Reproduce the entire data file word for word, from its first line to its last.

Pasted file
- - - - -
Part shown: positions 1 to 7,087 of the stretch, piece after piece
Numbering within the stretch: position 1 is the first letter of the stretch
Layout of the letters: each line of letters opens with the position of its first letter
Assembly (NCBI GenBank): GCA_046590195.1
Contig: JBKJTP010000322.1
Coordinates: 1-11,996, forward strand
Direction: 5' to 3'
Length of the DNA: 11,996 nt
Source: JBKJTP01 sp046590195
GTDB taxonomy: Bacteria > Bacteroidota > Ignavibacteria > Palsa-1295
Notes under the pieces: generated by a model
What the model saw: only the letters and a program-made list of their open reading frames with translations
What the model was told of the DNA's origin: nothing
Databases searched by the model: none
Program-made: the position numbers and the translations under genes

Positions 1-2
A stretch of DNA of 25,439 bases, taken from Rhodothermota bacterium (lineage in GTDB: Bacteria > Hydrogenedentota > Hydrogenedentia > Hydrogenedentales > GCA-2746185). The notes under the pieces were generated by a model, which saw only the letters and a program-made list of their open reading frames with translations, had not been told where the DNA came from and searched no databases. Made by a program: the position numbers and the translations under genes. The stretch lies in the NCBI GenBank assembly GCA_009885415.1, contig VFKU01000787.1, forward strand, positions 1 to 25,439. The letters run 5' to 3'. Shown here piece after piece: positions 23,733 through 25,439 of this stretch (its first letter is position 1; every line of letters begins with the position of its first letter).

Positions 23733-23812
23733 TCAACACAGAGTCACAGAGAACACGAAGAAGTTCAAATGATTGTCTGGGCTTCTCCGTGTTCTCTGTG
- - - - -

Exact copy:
Part shown: positions 1 to 7,087 of the stretch, piece after piece
Numbering within the stretch: position 1 is the first letter of the stretch
Layout of the letters: each line of letters opens with the position of its first letter
Assembly (NCBI GenBank): GCA_046590195.1
Contig: JBKJTP010000322.1
Coordinates: 1-11,996, forward strand
Direction: 5' to 3'
Length of the DNA: 11,996 nt
Source: JBKJTP01 sp046590195
GTDB taxonomy: Bacteria > Bacteroidota > Ignavibacteria > Palsa-1295
Notes under the pieces: generated by a model
What the model saw: only the letters and a program-made list of their open reading frames with translations
What the model was told of the DNA's origin: nothing
Databases searched by the model: none
Program-made: the position numbers and the translations under genes

Positions 1-2
A stretch of DNA of 25,439 bases, taken from Rhodothermota bacterium (lineage in GTDB: Bacteria > Hydrogenedentota > Hydrogenedentia > Hydrogenedentales > GCA-2746185). The notes under the pieces were generated by a model, which saw only the letters and a program-made list of their open reading frames with translations, had not been told where the DNA came from and searched no databases. Made by a program: the position numbers and the translations under genes. The stretch lies in the NCBI GenBank assembly GCA_009885415.1, contig VFKU01000787.1, forward strand, positions 1 to 25,439. The letters run 5' to 3'. Shown here piece after piece: positions 23,733 through 25,439 of this stretch (its first letter is position 1; every line of letters begins with the position of its first letter).

Positions 23733-23812
23733 TCAACACAGAGTCACAGAGAACACGAAGAAGTTCAAATGATTGTCTGGGCTTCTCCGTGTTCTCTGTG